While there are a lot of similarities between this year’s sell-off and last year, the big difference is this market don’t seem nearly as frantic.  Last year could easily be described as bi-polar as the market whipped from one extreme to the other, but this time around things seem far more orderly, lacking those violent changes in sentiment.  If last year was bi-polar, the current market is simply indecisive.  Similar Euro and economic headlines are weighing on the market’s mind, but the market is no longer fearing the end of global civilization and is doing a better job of keeping headline risks in perspective.  These unresolved issues will continue to haunt us for a while, but the market is acting far more rational and that is giving the market more stability.

Even if the indecision continues through summer, I expect we’ve already seen the bulk of the sell-off.  We’ll probably dip under the 200dma or 1257 to go flat for the year at some point, but that will most likely be the process of building a solid foundation for this correction to bounce off of and that violation of support will not be a trapdoor triggering a massive sell-off.  Of course this assumes a fairly orderly resolution to the Euro debt problem and modest economic growth.  No doubt the markets will unravel if the Euro comes apart, China crashes, or conflict in the Middle East threatens oil supplies.  But barring those unlikely events, the market should be fairly stable going forward.  Of course there is a big difference between stable and rallying.  It will take a period of price consolidation to find suitable resolutions to these headline issues and that will delay the indexes from making new highs for a bit.  But while the market might trade sideways, there will be opportunities to locate leading stocks making big price gains once the market headwinds stop knocking them down.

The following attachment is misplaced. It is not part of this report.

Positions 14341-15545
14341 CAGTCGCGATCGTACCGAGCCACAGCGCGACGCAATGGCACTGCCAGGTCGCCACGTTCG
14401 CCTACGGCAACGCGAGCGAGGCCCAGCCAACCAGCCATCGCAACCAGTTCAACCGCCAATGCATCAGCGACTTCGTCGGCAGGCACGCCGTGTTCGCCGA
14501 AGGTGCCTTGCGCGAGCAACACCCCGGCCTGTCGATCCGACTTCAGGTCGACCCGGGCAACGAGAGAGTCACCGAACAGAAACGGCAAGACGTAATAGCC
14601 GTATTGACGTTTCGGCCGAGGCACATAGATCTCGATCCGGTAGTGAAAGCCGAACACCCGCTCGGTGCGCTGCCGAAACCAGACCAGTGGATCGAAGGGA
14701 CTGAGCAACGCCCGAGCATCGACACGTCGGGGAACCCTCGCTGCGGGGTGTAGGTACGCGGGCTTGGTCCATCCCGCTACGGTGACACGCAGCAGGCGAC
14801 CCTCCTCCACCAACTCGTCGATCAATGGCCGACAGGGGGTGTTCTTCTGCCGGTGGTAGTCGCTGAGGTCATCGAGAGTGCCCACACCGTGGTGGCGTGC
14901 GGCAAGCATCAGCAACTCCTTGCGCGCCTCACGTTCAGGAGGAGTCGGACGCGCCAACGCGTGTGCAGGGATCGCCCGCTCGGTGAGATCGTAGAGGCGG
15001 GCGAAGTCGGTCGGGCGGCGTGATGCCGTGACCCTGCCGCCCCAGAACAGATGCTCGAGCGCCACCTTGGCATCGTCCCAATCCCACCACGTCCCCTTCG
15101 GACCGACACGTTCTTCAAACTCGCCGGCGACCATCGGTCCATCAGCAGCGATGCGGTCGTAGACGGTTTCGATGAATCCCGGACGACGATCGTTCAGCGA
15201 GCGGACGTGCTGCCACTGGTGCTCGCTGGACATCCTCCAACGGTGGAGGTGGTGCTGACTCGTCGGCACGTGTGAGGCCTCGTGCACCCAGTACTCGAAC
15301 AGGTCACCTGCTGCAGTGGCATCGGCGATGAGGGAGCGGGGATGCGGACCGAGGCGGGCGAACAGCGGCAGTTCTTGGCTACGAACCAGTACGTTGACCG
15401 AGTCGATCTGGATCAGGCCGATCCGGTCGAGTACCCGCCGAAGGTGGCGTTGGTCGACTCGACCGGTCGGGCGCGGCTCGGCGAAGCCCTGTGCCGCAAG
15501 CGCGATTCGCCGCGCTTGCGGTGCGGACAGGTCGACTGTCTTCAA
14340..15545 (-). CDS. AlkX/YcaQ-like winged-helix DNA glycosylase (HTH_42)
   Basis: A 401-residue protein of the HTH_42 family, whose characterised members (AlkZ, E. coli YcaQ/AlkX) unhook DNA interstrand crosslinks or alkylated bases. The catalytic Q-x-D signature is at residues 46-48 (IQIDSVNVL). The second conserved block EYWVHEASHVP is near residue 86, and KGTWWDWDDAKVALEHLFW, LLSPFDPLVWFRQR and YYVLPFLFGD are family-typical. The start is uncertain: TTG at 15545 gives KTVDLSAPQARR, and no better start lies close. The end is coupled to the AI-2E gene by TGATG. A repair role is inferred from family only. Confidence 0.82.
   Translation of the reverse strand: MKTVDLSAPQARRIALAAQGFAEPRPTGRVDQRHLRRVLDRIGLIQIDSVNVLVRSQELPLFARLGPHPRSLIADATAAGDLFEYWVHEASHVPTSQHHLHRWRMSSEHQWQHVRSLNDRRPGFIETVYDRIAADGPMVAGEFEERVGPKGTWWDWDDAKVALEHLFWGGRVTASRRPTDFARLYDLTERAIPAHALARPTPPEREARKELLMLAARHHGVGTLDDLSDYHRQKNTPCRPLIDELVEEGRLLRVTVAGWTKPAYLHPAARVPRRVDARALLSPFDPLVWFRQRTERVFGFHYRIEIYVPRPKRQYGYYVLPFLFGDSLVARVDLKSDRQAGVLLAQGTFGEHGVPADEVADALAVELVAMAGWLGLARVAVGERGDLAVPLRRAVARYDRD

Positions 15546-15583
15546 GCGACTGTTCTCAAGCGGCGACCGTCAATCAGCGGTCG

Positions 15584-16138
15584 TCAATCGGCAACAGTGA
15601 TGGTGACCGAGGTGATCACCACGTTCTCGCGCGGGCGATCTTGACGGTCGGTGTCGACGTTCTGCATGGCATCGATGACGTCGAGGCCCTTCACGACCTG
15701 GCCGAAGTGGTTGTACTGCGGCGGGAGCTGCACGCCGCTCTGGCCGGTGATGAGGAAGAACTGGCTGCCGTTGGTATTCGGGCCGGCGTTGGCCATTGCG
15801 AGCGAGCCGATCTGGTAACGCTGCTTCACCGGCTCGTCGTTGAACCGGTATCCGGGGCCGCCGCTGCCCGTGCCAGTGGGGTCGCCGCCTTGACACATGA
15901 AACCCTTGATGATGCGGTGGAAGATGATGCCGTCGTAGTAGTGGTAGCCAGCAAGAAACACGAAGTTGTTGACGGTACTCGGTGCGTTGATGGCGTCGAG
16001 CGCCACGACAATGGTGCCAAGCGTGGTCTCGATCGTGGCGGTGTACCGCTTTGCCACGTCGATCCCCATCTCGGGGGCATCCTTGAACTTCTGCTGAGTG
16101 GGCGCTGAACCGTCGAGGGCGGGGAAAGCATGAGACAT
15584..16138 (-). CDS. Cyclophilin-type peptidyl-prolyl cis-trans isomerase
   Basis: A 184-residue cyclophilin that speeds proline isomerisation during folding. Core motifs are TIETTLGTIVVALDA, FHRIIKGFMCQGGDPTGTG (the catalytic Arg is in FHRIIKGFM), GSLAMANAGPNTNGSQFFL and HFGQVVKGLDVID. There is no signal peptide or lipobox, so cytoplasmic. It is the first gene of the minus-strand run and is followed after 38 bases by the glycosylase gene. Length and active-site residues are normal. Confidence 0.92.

Not a lot to say about individual leading stocks right now as most of the favorites continue trading under their 50dma.  But standard bases take at least two months to form, so we shouldn’t be expecting many of these CAN SLIM stocks to start making new highs any time soon.  Patience is the name of the game and we just have to wait for the market and individual stocks to move back into buyable positions.  If we were being optimistic, we should hope for a tradable fall rally to help end the year on a strong note.  If someone has problems sitting on their hands for the next couple months, you’d probably do better buying the dips and selling the rallies.  In a sideways market, buying breakouts can be a frustrating and expensive game. No doubt there will be a handful of strong performers, but these will be the exception, not the rule.  So be very selective and disciplined with any buys for a while.